The Christian Post is pleased to introduce "The Iron Room," a forum featuring analysis from an exciting new panel of CP commentators on areas where the Christian faith and public policy intersect. The name of the new CP political forum is inspired by Proverbs 27:17: "As iron sharpens iron, so one man sharpens another."
Our first installment covers President Barack Obama's controversial "kill list" of targeted terrorists singled out for attack, and whether such a policy can be considered biblical. This is the second of a two-part series.
"Too hot. Too hot." It was 40 years ago that the little 9-year-old Vietnamese girl would painfully cry these words as she ran from the bombs that ravaged her village, bombs dropped by the good guys in a war in which she had no voice to that point in time. Her photographed body, nakedly exposed by the napalm that did what it was supposed to do, would be forever burned into the consciousness of this country as the real price of war. She would forever be known as the "napalm girl."
There is never a good war, but there are just wars that we Christians must fight. And with war there will be collateral damage and death.
Jesus teaches us to turn the other cheek, yet when Peter took his sword to the cheek of an evildoer, Jesus responded with neither surprise nor reprimand at the sight of a weapon. If Jesus saw fit to let his disciples carry weapons, I believe it safe to assume they carried them for reasons other than hunting pheasants.
So how should Christians view the use of a "kill list" by our president? A recent New York Times article detailed the president's personal involvement in using the list in the "shadow war with Al Qaeda," a process whereby counterterrorism officials and the president decide what individuals – even Americans abroad – should be targeted for death, usually via unmanned drone bombings.
Set aside for the moment the obvious legal concerns with the process. The question is whether I can give Christian, moral support to this assassination style of war being conducted? As opposed to what? A bunch of political hacks giving Congressional approval to declare war on select countries where terrorists find refuge? Seems like the last time we went with that conventional choice we put 100,000 "boots on the ground," thousands died, and over a million refugees fled to Syria.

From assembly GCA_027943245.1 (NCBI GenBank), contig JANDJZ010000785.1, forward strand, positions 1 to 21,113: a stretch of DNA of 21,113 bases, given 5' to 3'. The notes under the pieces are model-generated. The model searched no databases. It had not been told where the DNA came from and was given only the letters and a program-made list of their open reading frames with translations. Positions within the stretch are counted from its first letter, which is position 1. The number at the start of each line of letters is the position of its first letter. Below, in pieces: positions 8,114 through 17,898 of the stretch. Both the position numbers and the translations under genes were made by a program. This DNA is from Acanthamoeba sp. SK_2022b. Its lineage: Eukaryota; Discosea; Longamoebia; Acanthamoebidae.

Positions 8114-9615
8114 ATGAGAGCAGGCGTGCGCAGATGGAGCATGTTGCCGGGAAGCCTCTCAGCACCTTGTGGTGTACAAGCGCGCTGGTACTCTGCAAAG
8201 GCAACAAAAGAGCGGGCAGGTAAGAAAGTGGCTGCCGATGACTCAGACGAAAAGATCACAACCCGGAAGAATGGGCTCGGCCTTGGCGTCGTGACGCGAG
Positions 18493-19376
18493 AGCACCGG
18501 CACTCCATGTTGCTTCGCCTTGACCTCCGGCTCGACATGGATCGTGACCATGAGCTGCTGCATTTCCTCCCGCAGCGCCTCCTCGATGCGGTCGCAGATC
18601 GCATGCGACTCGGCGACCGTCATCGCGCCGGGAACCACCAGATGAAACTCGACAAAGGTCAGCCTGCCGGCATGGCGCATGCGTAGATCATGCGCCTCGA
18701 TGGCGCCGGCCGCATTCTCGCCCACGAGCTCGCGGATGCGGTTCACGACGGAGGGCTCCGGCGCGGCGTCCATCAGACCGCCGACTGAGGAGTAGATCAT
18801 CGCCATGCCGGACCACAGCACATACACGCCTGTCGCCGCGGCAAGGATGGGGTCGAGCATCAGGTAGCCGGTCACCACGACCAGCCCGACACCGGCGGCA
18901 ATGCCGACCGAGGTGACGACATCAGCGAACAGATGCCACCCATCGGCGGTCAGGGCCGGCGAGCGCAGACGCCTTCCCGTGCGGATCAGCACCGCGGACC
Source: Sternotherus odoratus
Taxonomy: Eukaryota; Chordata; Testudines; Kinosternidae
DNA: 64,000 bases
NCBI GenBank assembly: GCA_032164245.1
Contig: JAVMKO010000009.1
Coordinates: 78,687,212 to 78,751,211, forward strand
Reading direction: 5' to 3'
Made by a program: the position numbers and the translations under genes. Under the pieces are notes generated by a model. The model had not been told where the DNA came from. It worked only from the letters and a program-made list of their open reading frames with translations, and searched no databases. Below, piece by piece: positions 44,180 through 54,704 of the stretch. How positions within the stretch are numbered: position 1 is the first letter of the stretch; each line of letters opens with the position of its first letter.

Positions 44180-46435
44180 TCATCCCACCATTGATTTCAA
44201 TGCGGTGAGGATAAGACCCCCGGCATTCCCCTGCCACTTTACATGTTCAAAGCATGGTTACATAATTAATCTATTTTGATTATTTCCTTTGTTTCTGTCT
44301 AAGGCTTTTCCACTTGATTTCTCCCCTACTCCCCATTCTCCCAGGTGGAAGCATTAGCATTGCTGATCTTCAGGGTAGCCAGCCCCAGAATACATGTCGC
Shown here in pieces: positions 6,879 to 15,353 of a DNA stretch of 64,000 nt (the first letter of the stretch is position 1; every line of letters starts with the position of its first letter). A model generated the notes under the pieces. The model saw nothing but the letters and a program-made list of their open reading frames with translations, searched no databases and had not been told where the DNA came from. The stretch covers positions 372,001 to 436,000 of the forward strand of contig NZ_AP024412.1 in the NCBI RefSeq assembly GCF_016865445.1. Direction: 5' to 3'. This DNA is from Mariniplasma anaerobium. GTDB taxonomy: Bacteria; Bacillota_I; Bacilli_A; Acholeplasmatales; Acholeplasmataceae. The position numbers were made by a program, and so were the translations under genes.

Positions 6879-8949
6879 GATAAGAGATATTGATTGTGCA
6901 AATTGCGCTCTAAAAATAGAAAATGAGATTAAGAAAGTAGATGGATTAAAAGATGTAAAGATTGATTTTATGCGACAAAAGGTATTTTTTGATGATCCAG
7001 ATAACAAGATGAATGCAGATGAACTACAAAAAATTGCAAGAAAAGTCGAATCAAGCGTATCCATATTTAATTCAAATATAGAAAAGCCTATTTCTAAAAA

This is really a no-brainer. If the killing is justified, strategic use of force is without question the best option, even though it seems a rather macabre exercise for the president.
Not only as a Christian, but as an attorney and an American, I find much more troubling the vaguely defined war on terror. In reality, it is a license for political leaders to trample the very freedoms we should protect. But that debate is for another day.
In the meantime, I take comfort in knowing that as a Christian, President Obama looks to "the writings on war by Augustine and Thomas Aquinas." We should all fear, however, a president having such unfettered power to decide who is and isn't a terrorist, who is and isn't expendable.
As recently reported in the Associated Press report by Margie Mason, the "napalm girl" had a name – Kim Phuc – and she lived to tell of the horrors of that day and the years that would follow. She speaks of "wishing she had died," but instead found at the library a reason to live – she found the Bible.
As Christians we should pray that this use of a "kill list" is the most humane execution of a just cause for war. That it prevents as much as possible the "napalm girl" tragedies. We should instead, however, resist the callousness by which Kim Phuc was considered by our leaders as expendable collateral damage, just another one of them. God obviously had other plans for Kim Phuc.